Heading into 2016 budget season, this piece is very much worth your time, because odds are good that your company’s “web strategy” is rooted deeply in the 1990s — particularly if you’re still calling it a “web strategy”. If you’re debating putting money in next year’s budget for a website, you may first want to read Apps Over Sites: Why Business Must (Mostly) Evolve Away From the Web. “Digital content is now consumed more via mobile devices than on PCs (see Mary Meeker’s latest report), a trend that will continue growing throughout this decade. Inexplicably, however, traditional corporations have still not adjusted to that reality. Visit the homepage of just about any financial service, airline, insurance company, grocery chain, real estate service, etc., and you will usually find a robust set of Web services — and somewhere to the side, almost as an embarrassed afterthought, a couple links to download the company’s app (an app which rarely reaches the same level of usefulness as the website). Most companies outside the tech world (and a surprising number within tech) seem set on continuing an Internet strategy established in the ‘90s.
Maybe you’re not in one of those industries in which you’re being eaten alive by apps (some just never will be, from diplomacy to car manufacturing), but mobile is still fundamentally changing how your core audience interacts with you. If your agency isn’t thinking about how your site looks / feels / acts on a phone, you need a new agency.
Patients suffering from Alzheimer’s or trauma-induced brain damage could get help one day forming new long-term memories from an algorithm on a computer prosthesis.Researchers have already proven they can “encode” a new memory, but are still working on how to “decode” it to access it later: “attempt to send the translated signal back into the brain of a patient with damage at one of the regions in order to try to bypass the damage and enable the formation of an accurate long-term memory.”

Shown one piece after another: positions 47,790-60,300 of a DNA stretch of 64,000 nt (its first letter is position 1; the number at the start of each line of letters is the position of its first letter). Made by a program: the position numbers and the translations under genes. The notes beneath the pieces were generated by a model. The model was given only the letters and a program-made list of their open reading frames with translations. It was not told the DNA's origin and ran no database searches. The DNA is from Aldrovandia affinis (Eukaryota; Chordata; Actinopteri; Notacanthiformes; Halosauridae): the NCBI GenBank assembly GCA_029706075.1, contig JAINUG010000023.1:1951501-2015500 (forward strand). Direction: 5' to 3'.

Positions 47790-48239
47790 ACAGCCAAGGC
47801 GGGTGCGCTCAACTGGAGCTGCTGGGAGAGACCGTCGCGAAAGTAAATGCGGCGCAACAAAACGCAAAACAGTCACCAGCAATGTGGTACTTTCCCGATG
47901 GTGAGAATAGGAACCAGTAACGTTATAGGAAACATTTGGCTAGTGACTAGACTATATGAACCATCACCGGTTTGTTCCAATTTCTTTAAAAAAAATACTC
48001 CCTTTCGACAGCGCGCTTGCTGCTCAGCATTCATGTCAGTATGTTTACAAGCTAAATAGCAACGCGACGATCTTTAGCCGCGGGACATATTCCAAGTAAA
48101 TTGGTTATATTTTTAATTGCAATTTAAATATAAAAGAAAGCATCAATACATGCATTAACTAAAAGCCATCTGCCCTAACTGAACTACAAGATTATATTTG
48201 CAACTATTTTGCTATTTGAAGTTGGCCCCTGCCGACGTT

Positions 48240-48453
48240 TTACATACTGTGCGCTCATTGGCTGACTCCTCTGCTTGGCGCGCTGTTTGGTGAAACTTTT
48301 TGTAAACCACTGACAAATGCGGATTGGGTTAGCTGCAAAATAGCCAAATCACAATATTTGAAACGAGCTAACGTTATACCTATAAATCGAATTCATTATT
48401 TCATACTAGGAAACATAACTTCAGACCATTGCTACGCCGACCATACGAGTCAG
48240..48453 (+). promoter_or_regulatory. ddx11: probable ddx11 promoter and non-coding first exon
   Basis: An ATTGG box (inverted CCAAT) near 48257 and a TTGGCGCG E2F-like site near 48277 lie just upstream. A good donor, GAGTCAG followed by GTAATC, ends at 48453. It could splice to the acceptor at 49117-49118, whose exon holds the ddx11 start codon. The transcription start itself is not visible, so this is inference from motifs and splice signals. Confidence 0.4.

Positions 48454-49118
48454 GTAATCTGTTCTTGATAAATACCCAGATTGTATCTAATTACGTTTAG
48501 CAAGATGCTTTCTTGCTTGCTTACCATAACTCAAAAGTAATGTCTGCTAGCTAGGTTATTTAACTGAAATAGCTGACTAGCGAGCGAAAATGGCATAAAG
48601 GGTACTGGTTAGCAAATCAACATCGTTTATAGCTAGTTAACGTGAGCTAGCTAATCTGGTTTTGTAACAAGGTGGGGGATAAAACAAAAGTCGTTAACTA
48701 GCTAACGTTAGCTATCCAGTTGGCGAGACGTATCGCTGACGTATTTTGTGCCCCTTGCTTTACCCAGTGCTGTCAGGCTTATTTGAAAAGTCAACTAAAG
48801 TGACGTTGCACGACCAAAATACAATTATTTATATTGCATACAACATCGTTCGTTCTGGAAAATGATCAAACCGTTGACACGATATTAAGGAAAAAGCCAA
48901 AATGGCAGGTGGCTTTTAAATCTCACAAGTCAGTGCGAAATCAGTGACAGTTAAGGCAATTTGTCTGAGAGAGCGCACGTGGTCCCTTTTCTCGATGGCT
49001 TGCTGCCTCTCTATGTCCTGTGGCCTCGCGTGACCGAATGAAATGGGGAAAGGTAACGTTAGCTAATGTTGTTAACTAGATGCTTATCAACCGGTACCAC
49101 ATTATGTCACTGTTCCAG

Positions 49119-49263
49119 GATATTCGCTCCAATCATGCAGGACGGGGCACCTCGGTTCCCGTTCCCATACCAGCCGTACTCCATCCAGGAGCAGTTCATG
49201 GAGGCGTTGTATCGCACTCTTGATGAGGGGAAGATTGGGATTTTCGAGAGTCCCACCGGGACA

The research was supported by DARPA, and while it is endlessly interesting and exciting, it does pose some interesting ethical questions for the years and decades ahead for when the technology becomes more advanced.
SOMETHING THAT MADE US THINK
Sophie McBain writes for the New Statesman on the relatively recent phenomenon of forced disappearances in Egypt, with a focus on Esraa el-Taweel, who readers may remember is the subject of an Amnesty International campaign to be allowed access to her physiotherapy for her spinal injury suffered when she was shot in the spine during a protest nearly two years ago, or risk permanent paralysis.
El-Taweel and two of her friends disappeared after visiting a Chili’s restaurant in Zamalek in June, with authorities denying she was held in detention, and the family only learning of her whereabouts two weeks after her disappearance after a stranger tipped them off that El-Taweel had been spotted in Al-Qanater women’s prison.
“When Duaa [Esraa’s sister] arrived at the gate of al-Qanater, the guard on duty remembered the young woman who had arrived alone and been unable to walk, and advised Duaa to wait with him rather than go inside the prison. Though neither the family nor her lawyers had been informed, Esraa was due to be transferred to court for a hearing. A few minutes later, Duaa saw her sister being escorted into a police van. She called out her name and Esraa, fearing for Duaa’s safety, burst into tears and asked her to leave … [Duaa] told me that she often wished that their roles were reversed: Esraa would have known what to do.” (Read Where are all the people going?)
Portlandia: Goth couple visits a funeral planner, (Watch, running time: 2:45)
THIS WEEK IN: BUSINESS AND ECONOMY
M&A boomlet: Kellogg’s finally revealed the worst-kept secret in Egypt’s food industry: Its acquisition of Temmy’s brand-owner Mass Food in a USD 50 mn transaction. The same day, sources “close to the deal” suggested Middle East Glass was near an EGP 800 mn agreement to buy 100% of Qalaa Holdings’ Misr Glass Manufacturing.